Content is a mainstay of many Developer Relations teams, but it can sometimes be tough to show the impact that you’re having. Content on your company blog can be instrumented and attributed well, but what about things like YouTube videos or recorded conference talks?
You can build out complex tracking systems with UTM parameters and short URLs, but there’s an easier way to understand how your content is being used. It all starts with your internal teams.
DevRel is typically a cost centre. There isn’t any revenue attributed directly to the team. The best way I’ve found to justify your existence (and yes, unfortunately this is a thing in every business) is to attach yourself to the revenue generating teams.
Serving your internal audience has two outcomes:
- You support teams that drive new business. The sales team can link to your videos to show prospective customers the capabilities of your platform and how easy it is to use
- You save time for existing teams, which means you’re saving $$$. Every proof of concept cycle that is 10% faster thanks to your demo videos is money that the business isn’t spending on Sales Engineers. Every support ticket that is replied to with a link to your content is time that an agent doesn’t have to spend writing a response.
In both of these cases you’re drawing a direct link between the content that you’re producing and the impact it has on the revenue or efficiency of the business.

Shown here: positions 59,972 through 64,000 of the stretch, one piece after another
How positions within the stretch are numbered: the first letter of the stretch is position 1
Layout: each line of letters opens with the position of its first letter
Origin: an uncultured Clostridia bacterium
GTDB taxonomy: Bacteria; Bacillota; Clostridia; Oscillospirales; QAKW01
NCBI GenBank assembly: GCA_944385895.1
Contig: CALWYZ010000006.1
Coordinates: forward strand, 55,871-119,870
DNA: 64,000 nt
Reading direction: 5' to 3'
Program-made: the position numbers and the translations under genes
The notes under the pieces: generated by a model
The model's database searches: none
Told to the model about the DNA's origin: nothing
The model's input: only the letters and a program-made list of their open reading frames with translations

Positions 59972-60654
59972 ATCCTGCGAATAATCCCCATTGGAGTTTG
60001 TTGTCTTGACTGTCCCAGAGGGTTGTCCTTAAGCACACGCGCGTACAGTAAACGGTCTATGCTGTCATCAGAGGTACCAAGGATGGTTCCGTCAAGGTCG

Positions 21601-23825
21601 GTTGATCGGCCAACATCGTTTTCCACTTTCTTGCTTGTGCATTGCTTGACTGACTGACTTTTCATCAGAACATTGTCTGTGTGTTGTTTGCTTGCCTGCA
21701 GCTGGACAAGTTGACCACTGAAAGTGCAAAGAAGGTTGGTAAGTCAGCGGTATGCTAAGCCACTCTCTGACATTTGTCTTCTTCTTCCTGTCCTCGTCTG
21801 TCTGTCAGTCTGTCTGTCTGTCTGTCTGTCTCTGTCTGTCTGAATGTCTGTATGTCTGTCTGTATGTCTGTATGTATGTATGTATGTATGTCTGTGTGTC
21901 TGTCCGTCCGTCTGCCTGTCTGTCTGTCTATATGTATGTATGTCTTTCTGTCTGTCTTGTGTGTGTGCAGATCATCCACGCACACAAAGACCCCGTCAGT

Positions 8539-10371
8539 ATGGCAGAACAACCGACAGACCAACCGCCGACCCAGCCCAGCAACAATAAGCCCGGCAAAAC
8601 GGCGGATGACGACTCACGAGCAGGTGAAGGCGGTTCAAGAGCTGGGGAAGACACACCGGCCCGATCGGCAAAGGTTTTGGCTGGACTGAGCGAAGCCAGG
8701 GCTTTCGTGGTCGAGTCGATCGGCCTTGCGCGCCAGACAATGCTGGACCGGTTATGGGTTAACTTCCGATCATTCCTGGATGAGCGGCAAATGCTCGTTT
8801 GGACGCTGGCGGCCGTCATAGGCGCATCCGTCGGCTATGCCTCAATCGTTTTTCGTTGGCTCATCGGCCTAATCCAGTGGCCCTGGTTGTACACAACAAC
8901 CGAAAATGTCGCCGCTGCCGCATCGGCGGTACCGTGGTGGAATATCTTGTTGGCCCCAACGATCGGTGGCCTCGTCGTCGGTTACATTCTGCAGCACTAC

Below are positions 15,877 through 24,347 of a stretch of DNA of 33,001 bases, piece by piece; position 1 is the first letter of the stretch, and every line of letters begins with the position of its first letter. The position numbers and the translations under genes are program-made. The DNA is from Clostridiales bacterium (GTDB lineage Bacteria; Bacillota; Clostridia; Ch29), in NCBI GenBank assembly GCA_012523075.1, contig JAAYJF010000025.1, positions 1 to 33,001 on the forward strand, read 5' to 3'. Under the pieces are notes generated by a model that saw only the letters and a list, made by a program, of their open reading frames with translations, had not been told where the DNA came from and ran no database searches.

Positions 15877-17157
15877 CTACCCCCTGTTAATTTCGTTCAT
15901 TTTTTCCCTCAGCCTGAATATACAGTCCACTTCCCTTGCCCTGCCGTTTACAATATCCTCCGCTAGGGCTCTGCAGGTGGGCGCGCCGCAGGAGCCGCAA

This is where the TAPE model comes in.
TAPE stands for Trigger, Action, People, Examples.
- Trigger: Why are we producing this content? What problems have we observed that we can help solve?
- Action: What are we producing? Is this best presented in the documentation, as a blog post, as a video etc?
- People: Who is asking for this? Not our end customers, but our internal stakeholders. Can we make other teams successful?
- Examples: Where is this being used? Is your content being used to solve support tickets? Is it being used to prove we have certain capabilities during an RFP?
By matching the content you produce to pain points that internal teams are having you know that the content is going to resonate with at least one audience. This is your trigger, your reason for producing the content in the first place.
Understanding who’s going to consume your content helps you decide which action to take. A VP of infrastructure is more likely to scan a documentation page than watch a video. A developer at a Global System Integrator might be more at home with a 60 minute deep dive video on to how to write plugins for your system.
Aim to make friends by supporting the right people. If you’re working with the sales team, target enterprise sales reps rather than lower value digital customers. If you’re working with Sales Engineers, work with regional leads who can help evangelise the work you do more widely. Saying “I helped $VP with $TOP10 customer” is much more impactful than saying “I solved 10 loosely related support tickets”